Kate's bag: Stratford gets the look

Harvey Nichols and Mulberry are in talks to open shops in the walkway to the Olympic stadium, in east London.

A reject reports: 'I'm glad I didn't go to university'

For students disappointed by their A-level results, it's not all bad news. Forgoing a degree was the making of Lisa Markwell. Here she explains why entering the world of work as a teenager was exhilarating and rewarding

'Mary Queen of Shops' puts her head on the block in Oxford Street

Retail guru Mary Portas will risk her reputation when she opens her own store this summer

Flagship Sale: Aquascutum seeks buyer for 110-year home

Aquascutum is selling 100 Regent Street – its flagship for the past 110 years.

Katie Hillier to launch high-end jeweller

Victoria Beckham's handbag designer, Katie Hillier, is to launch her own high-end jeweller tomorrow to coincide with London Fashion Week and St Valentine's Day.

Brawn, 49 Columbia Road, London E2,

It's on the site of a flower market, but there's nothing fleeting about the beauty of the food at newcomer Brawn

Dom Joly: I had a spot of bother on the Didcot line

I associate Christmas with pressure mostly – pressure to see people I don't really want to see, pressure to buy things that people don't want for people you don't like, pressure to give your kids the full "Christmas experience", bah humbug.... This was why I found myself in the admittedly glorious Mandarin Oriental hotel in London – slap bang in between Harrods and the Winter Wonderland in Hyde Park. The last time I was at this hotel, I was outside as a paparazzo, waiting for Pierce Brosnan to emerge. When he eventually did, he stamped on my foot and called me an "annoying fat fuck" while still smiling sweetly for the camera.

Ringing change: Stars' jeweller crafts a move down market

Theo Fennell, the jeweller to the stars, is back in the black.

Fifth Floor, Harvey Nichols, 109-125 Knightsbridge, London SW1

To access the top-floor restaurant in London's top fashion department store, you must travel up five escalators, past mannequins of increasing barminess. The head of the ground-floor mannequin is made up of nuts and bolts, the next is constructed from cocktail bar paraphernalia, the next from kitchen cleaning products ... it's all so determinedly wacky, you wonder what shrine to surrealism awaits you on the top floor. The big surprise is how un-surreal it is, how studiedly old-fashioned.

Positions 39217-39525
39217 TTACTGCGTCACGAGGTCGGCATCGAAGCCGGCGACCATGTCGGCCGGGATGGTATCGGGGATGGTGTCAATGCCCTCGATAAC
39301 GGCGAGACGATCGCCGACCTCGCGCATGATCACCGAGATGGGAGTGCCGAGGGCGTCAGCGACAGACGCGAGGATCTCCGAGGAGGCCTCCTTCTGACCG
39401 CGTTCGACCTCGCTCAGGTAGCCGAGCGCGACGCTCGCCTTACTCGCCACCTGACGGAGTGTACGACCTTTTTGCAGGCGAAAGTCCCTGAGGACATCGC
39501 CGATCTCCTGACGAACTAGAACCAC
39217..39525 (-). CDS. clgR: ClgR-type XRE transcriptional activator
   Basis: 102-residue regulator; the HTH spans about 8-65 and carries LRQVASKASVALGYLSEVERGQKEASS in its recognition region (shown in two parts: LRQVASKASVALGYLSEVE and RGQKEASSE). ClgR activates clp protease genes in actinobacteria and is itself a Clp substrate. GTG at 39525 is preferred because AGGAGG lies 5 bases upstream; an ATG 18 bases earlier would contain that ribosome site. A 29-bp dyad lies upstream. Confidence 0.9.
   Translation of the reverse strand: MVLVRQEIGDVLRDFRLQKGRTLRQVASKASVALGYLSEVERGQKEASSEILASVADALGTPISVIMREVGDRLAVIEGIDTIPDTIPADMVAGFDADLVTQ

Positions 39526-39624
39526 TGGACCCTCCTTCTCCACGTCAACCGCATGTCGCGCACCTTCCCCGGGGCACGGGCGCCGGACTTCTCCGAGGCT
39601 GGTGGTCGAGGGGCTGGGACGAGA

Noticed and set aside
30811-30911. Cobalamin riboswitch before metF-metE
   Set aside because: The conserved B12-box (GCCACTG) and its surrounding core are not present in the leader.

The Fringe: Still crazy after all these years

Edinburgh wouldn't be Edinburgh without the annual offerings of creative lunacy. Alice Jones celebrates some of the maddest

David Chaloner: Poet whose writing was informed by his work as a designer

For those who knew the poet and designer David Chaloner the loss of his death is softened only by the great affection and the fine body of work that he leaves. "Console me in my absence because of my absence / Console my absence in place of me" (Art for Others, 1998). His Collected Poems (2005) runs to 435 pages and demonstrates what the late Andrew Crozier, in a cover note, described as its "variousness and power to astonish" and its "core consistency". He worked in design from 1960 and his first published booklet came out in 1969.

Dressing table: The best compacts

Edinburgh Festival Diary: 08/08/10

At the Gilded Balloon, the creators of Could It Be Forever? – a comedy drama about a group of David Cassidy fans who meet up for the first time since they were teenagers in 1973 – were chuffed to receive an email from the popster saying it was "an honour" to be the subject of their play.

True North, By Martin Wainwright

Drawing on his 22 years and 10,000 articles as northern correspondent for The Guardian, Wainwright has written a rolling paean to "England's better half". To forestall a predictable response from the area he characterises as "the soft world of the home counties and jessiedom generally", he concludes the book by offering a possible alternative title: The Sun shines out of the North's Arse. "Do your worst," he tells Southern critics, "because it does."

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